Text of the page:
World War I Centennial Series – Money Matters

Herrick loaned Baron von Schoen 25,000 francs - Reel 60, Woodrow Wilson Papers, Manuscripts Division, Library of Congress, Washington D.C.

Penniless in Paris! How to solve money matters; 300 francs in gold “insures plenty of good food” August 1914

Between July 28 and mid-August 1914, inability to access funds was a major problem for foreigners as French banks refused to cash traveler’s checks so as to retain currency and gold reserves. Thousands of tourists and expatriate residents in France were thus rendered temporarily penniless. The fiscal crisis hit all strata, including the diplomatic corps. Ambassador Myron T. Herrick lent the German Ambassador nearly 25,000 francs to help tide over German citizens affected by the financial crisis.[1] By July 31, American journalist William J. Guard reported that cafés in Paris refused to change 50- and 100-franc notes.[2]
Word of the fiscal strain reached the United States. Vice Consul to Paris DeWitt Clinton Poole Jr. was recalled from vacation in Madison, Wisconsin, in early August and ordered back to Paris. He relayed that in those early days,
“The foremost piece of advice that we received was to take some gold with us. I went to the Riggs National Bank and bought all my meager resources would allow, which was a few hundred dollars in gold, and also bought a chamois belt. This was August fourth or fifth in Washington and it was a very hot day. I remember this gold principally because by the end of the day I was saddled and would gladly have thrown the gold away.”[3]
In the meantime, back in Paris Herrick convened a committee of U.S. businessmen at his residence at 5, rue François Ier on August 2. He appointed Judge E.H. Gary as Chairman, banker Hermann Harjes as Secretary, and charged the group with devising a way for U.S. citizens to access funds. Fortunately, the French government needed a way to pay for war-related goods purchased in the United States. Thus, facilitated by Harjes, an account was created at Morgan, Harjes & Co. in Paris through which U.S. citizens could withdraw French francs while a reciprocal account was established at J.P. Morgan & Co. in New York so that the Government of France could pay for its U.S.-based purchases.[4]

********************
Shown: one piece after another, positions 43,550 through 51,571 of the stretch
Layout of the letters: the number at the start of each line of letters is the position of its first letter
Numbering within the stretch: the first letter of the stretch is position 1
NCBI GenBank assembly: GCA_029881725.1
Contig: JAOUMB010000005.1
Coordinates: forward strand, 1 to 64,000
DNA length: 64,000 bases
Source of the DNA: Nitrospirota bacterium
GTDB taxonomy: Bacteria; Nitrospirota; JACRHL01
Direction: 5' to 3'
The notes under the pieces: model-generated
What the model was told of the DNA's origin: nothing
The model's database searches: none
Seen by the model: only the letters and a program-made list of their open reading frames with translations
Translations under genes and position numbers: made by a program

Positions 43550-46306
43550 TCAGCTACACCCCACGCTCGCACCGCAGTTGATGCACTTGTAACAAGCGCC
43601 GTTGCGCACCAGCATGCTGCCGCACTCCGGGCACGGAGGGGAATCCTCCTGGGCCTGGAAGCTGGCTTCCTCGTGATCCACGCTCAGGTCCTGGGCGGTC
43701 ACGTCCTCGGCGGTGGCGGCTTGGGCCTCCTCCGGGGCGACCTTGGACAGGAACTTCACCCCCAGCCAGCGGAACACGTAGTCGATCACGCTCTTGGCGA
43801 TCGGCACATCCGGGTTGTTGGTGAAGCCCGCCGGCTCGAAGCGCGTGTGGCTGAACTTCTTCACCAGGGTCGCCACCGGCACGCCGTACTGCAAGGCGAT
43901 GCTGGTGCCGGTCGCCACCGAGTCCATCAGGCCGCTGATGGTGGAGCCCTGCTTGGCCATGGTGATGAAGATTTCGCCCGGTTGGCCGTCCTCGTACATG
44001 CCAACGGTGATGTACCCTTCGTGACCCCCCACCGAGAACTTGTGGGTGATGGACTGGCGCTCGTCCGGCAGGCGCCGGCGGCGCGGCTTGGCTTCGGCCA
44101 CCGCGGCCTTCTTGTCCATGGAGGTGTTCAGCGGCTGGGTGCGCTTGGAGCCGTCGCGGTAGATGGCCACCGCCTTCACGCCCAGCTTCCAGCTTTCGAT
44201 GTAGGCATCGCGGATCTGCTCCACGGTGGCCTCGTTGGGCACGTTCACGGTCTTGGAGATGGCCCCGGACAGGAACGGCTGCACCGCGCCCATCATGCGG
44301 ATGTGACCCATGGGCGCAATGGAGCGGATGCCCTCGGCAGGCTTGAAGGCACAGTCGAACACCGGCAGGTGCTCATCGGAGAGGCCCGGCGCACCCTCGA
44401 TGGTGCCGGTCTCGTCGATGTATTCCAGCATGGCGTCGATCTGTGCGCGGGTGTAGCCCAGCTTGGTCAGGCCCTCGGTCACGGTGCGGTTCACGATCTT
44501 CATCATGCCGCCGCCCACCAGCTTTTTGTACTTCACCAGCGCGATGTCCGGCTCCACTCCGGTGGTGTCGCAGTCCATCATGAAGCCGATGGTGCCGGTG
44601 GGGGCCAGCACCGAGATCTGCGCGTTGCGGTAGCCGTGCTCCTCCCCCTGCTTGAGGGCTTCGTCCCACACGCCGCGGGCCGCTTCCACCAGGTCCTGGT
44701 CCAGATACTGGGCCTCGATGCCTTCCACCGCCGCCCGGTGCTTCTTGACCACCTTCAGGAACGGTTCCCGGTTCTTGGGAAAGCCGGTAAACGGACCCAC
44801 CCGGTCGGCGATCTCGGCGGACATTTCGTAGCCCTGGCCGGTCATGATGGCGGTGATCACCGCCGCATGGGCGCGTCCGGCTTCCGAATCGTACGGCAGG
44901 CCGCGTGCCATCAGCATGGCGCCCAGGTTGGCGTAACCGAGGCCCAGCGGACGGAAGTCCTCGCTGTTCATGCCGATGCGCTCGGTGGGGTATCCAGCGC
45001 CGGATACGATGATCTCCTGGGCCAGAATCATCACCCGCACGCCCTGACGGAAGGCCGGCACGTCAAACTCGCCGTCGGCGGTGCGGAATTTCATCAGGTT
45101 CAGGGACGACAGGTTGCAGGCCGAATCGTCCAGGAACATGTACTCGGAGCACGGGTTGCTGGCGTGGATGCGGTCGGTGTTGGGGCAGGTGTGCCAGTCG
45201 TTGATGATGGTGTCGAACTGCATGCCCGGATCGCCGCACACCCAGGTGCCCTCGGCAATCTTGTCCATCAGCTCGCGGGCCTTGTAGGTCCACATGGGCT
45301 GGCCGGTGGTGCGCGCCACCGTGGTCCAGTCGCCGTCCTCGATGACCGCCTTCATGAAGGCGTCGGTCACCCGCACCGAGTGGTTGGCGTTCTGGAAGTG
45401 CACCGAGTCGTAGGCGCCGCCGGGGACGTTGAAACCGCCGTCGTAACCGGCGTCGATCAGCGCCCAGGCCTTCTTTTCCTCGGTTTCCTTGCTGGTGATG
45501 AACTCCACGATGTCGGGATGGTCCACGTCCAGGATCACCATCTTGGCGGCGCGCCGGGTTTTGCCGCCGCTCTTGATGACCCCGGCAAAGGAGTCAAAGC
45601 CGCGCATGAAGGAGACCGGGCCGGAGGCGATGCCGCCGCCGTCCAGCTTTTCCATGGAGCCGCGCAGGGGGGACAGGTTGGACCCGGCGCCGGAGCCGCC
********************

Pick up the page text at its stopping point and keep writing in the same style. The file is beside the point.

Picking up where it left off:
The program enabled funds to flow from U.S. banks to Americans in France by mid-August.
While the details were hashed out, the U.S. Embassy provided small funds so that U.S. citizens waiting to be evacuated from France could eat. Military attaché Major Spencer Cosby was put in charge of distribution of these relief funds. Each recipient pledged to take the first available transport back to the United States.
Embassy staff and volunteers were also impacted by the lack of currency. Attaché Eric Fisher Wood wrote that when war broke out, he only had 300 francs of his personal funds available. Help arrived on August 14, when he received from his family back home six $10 gold pieces. “When the first one arrived I had spent virtually all the money which I had on hand at the beginning of the war,” he wrote. “This good American gold will tide me over until drafts can be sent through to Paris.” Woods pointed out that $60 was a small amount which would normally not last long in New York, but in France during war, “300 francs in gold looks a small fortune. At least, it insures plenty of good food.”[5]


[image] Herrick loaned Baron von Schoen 25,000 francs – Reel 60, Woodrow Wilson Papers, Manuscripts Division, Library of Congress, Washington D.C.
[1]
 Herrick (Paris) to Secretary of State (Washington), August 2, 1914. Foreign Relations of the United States 1914 World War I Supplement,http://history.state.gov/historicaldocuments/frus1914Supp/pg_33.
[2] William J. Guard, Soul of Paris: Two Months in the French Capital During the War of 1914, (The Sun Printing & Publishing Co., 1914), 7.
[3] The Reminiscences of DeWitt Clinton Poole Jr., January –March 1952, 60-61, in the Columbia Center for Oral History Collection.
[4] For further information on this and the role of J.P. Morgan and Morgan, Harjes & Co. in the war, please see Martin Horn, “A Private Bank at War: J.P. Morgan & Co. and France, 1914-1918,” The Business History Review, Vol. 74, No. 2 (Spring, 2000), 85-112.
[5] Eric Fisher Woods, The Notebook of an Attaché: Seven Months in the War Zone, (New York: The Century Co., 1915), 25. Project Gutenberg. http://www.gutenberg.org/ebooks/30179